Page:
This Friday through Sunday, the Coney Island Film Festival celebrates its 13th year with 88 films, some food, some wine, and, of course, some burlesque. Programs include “Coney Island Films,” which are films based in or about Coney Island; “The Jules Verne Project,” a story about a shipwreck and survival; and of course “The Warriors,” which needs no explanation.
The festival’s opening night party is Friday at 9:30 p.m. at the Freak Bar and Sideshows by the Seashore, with a two-hour beer-and-wine open bar and finger foods. A full festival pass is $50, day passes are $10-$15, and individual shows are $7. All proceeds are going to Coney Island USA’s ongoing Sandy Recovery.
While you wait for the weekend, here are some other films we’re Reel Psyched about this week.
For The Records: The Legacy and Lessons of Bleecker Bob’s + a discussion with director Emily Judem.
The closing of Bleecker Bob’s marks an end of yet another NYC era, alongside other closings like Mars Bar, Max Fish, Motor City, CBGBs, and hell why not mention it, Coney Island High (though that was a long time ago). The film explores the closing of Bob’s, and the aftermath of sudden change and development in urban areas — something NYC is very familiar with.
The New School- Theresa Lang Community and Student Center, 55 West 13th St.; West Village; 6:30 p.m.; Free w/RSVP to firstname.lastname@example.org
Goldfinger + Morricone Youth
Morricone Youth will kickstart the night by performing spy-inspired music in front of spy scenes from classic spy movies. Then the ultimate spy, 007, takes the screen on a hunt for a gold smuggler, appropriately named Goldfinger, and his henchmen Pussy Galore and Oddjob.
Havemeyer Park, 54 S. 3rd St., Wiliamsburg; 6:30 p.m.; Free
Fast Times at Ridgemont High (Nitehawk Cinema Presents: Beer, Dinner and a Movie with Lagunitas Brewing Company)
An ‘80s classic staring Sean Penn as the unforgettable pizza-ordering, weed-smoking Spicoli, and a young Nicolas Cage, when he went by Nicolas Coppola (good call on the name change, Nick). You’ll be served a select Lagunitas beer and food (including a Spicoli’s Pizza) at designated spots during the movie.
Nitehawk Cinema, 136 Metropolitan Avenue, Williamsburg; 7:15 p.m.; $65
Chinatown – Part of John Zorn Selects
We’re sure you haven’t forgotten it’s John Zorn Month, and for a week and a half Anthology is hosting a selection of films curated by Zorn featuring some of his favorite soundtracks. For Chinatown Jerry Goldsmith composed and recorded the score in only 10 days. Not to mention this is a Roman Polanski film starring Jack Nicholson and Faye Dunaway in a detective flick full of twists.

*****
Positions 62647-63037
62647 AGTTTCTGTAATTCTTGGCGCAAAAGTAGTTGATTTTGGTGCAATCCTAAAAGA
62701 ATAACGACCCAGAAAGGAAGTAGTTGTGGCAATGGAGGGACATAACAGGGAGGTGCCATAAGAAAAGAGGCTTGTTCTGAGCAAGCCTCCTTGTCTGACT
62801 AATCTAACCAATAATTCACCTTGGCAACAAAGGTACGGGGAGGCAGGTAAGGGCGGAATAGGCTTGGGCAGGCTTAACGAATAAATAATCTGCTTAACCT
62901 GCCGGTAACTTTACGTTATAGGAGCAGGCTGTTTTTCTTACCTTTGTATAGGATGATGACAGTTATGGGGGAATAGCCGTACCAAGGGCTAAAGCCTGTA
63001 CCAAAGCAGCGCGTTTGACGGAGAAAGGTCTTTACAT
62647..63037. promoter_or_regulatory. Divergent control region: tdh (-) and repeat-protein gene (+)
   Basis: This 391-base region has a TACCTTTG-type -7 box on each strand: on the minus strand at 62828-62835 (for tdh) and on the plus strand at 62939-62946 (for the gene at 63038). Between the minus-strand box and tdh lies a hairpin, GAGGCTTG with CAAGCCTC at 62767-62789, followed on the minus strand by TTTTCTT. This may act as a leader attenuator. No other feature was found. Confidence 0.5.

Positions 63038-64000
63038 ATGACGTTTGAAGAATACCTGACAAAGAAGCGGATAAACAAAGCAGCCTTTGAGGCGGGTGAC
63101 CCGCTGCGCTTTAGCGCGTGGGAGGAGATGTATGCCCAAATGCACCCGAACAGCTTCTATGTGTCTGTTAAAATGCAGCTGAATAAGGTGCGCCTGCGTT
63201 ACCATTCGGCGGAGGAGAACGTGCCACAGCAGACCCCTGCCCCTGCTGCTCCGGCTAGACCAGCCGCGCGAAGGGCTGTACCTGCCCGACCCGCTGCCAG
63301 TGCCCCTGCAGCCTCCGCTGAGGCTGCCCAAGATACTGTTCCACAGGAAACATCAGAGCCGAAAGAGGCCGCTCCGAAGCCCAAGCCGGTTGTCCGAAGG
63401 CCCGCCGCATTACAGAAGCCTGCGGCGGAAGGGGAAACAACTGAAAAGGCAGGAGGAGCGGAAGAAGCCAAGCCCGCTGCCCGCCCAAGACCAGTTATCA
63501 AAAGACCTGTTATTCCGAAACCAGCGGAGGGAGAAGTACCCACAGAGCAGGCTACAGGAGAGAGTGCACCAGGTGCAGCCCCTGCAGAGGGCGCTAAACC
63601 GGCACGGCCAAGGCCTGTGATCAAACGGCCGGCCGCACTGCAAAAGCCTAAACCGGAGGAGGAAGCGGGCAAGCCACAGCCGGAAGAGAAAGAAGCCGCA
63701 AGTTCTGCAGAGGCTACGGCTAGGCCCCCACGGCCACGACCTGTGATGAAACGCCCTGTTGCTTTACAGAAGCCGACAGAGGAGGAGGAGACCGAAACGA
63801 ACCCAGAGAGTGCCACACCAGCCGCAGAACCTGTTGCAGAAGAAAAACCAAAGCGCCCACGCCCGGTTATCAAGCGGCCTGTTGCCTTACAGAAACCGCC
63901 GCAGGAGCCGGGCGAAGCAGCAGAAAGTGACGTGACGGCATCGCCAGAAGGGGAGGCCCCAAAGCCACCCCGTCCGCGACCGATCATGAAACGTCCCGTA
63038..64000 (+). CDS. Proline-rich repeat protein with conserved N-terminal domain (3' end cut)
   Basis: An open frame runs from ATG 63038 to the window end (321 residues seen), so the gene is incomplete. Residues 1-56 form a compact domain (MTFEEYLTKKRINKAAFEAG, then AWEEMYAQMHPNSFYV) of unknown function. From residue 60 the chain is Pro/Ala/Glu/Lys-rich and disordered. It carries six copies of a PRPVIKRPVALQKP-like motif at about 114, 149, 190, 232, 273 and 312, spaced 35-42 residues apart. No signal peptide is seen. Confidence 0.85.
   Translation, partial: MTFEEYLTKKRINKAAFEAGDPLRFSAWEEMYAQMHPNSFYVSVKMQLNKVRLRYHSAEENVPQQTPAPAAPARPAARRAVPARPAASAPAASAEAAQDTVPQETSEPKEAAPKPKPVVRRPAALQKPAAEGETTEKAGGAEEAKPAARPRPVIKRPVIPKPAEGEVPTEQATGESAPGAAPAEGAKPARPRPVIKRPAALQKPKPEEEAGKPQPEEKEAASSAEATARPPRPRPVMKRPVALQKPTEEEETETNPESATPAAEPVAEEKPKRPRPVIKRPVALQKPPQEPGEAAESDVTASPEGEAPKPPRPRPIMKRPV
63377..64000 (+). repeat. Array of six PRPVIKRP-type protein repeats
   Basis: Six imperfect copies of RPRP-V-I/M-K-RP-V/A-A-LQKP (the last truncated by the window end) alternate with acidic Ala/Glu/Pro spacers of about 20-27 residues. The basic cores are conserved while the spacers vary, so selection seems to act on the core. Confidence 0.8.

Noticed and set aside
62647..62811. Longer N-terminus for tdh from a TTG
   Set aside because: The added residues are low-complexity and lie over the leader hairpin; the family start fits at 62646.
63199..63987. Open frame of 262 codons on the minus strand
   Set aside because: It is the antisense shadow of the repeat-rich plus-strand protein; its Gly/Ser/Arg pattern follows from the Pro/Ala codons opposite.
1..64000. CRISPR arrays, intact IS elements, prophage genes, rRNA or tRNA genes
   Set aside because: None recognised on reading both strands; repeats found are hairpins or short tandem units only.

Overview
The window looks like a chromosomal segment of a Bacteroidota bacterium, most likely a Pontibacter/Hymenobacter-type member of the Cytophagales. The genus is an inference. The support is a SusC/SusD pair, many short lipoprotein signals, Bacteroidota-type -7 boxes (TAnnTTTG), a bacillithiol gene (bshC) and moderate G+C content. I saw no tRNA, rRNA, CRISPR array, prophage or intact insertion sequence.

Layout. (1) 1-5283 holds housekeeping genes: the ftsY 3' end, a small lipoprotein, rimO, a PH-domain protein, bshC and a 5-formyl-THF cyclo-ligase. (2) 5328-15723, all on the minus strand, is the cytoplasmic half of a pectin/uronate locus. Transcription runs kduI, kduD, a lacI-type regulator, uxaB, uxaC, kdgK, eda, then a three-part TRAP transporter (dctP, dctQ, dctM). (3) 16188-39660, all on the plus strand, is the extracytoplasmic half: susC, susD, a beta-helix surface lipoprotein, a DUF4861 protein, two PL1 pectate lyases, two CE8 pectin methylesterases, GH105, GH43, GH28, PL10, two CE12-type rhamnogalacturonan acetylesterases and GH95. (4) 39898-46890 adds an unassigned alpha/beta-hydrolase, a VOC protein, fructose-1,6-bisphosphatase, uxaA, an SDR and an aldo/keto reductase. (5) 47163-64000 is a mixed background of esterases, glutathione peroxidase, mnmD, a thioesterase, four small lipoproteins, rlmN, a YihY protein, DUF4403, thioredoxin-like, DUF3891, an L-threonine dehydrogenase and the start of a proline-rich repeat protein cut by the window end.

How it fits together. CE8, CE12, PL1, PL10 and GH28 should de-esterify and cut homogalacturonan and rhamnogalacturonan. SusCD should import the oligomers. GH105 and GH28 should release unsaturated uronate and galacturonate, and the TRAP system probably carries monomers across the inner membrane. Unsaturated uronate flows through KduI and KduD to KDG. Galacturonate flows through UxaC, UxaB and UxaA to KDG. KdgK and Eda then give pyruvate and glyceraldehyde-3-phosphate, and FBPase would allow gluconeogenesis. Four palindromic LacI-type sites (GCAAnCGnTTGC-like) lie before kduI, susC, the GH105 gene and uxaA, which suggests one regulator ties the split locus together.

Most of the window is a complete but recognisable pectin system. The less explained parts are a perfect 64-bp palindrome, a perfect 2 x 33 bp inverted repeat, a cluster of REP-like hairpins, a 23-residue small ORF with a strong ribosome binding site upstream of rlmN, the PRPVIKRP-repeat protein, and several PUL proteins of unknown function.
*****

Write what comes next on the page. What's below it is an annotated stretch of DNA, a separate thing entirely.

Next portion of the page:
Anthology Film Archives, 32 Second Ave., East Village; 6:45 p.m.; $10.00
Dream Theater: Live at Luna Park
Captured live over two nights at the Luna Park Stadium in Buenos Aires and featuring one of the biggest prog metal bands in the world, this doc includes live performances of hits like “The Root of All Evil” and “The Silent Man” plus 18 other tracks and behind-the-scenes footage.
Village East Cinema, 189 Second Ave., East Village; 8 p.m.; $20
Hortense Laborie is a great cook living a relatively quiet life in Périgord until she’s recruited by French President François Mitterand because she makes dishes that remind him of his childhood. Based on a true story, the film depicts the jealousy and fighting surrounding the first woman hired to cook in the Élysée Palace.
Sunshine Cinema, 143 E. Houston St, Lower East Side; $13.50
Ip Man: The Final Fight
Because two Ip Man movies directed by Wilson Yip and starring Donnie Yen aren’t quite enough, here’s another! Anyone with an interest in Ip Man and his Wing Chun kung fu, or simply kung fu movies themselves, can’t get enough — so here’s another biopic to help sate that appetite.
Cinema Village, 22 E. 12th St., Greenwich Village; $11
Blokes You Can Trust
Cosmic Psychos are Australia’s answer to Seattle’s grunge bands- although they do sound a bit more punk rock than Soundgarden or Pearl Jam, and pre-date them by about a decade. Currently on their first US tour in ages, the film documents the band’s 30 years of ups, downs, lineup changes and intense drinking. The film features appearances by Eddie Vedder, Mudhoney, The Melvins and more. This is the only NYC screening.
Videology, 308 Bedford Ave., Williamsburg; 6 p.m.; $5
The controversial 1995 film penned by Harmony Korine (Spring Breakers) about Telly (a teenager who doesn’t know he has HIV and is obsessed with sleeping with virgins) and Jennie (who is trying to find him to tell him she thinks he infected her). Director Larry Clark decided to cast real NYC street kids for the film. It depicts graphic scenes of sex, violence and drug use and was released without a rating.
BAM Rose Cinemas, 321 Ashland Pl., Ft. Greene; Various; $13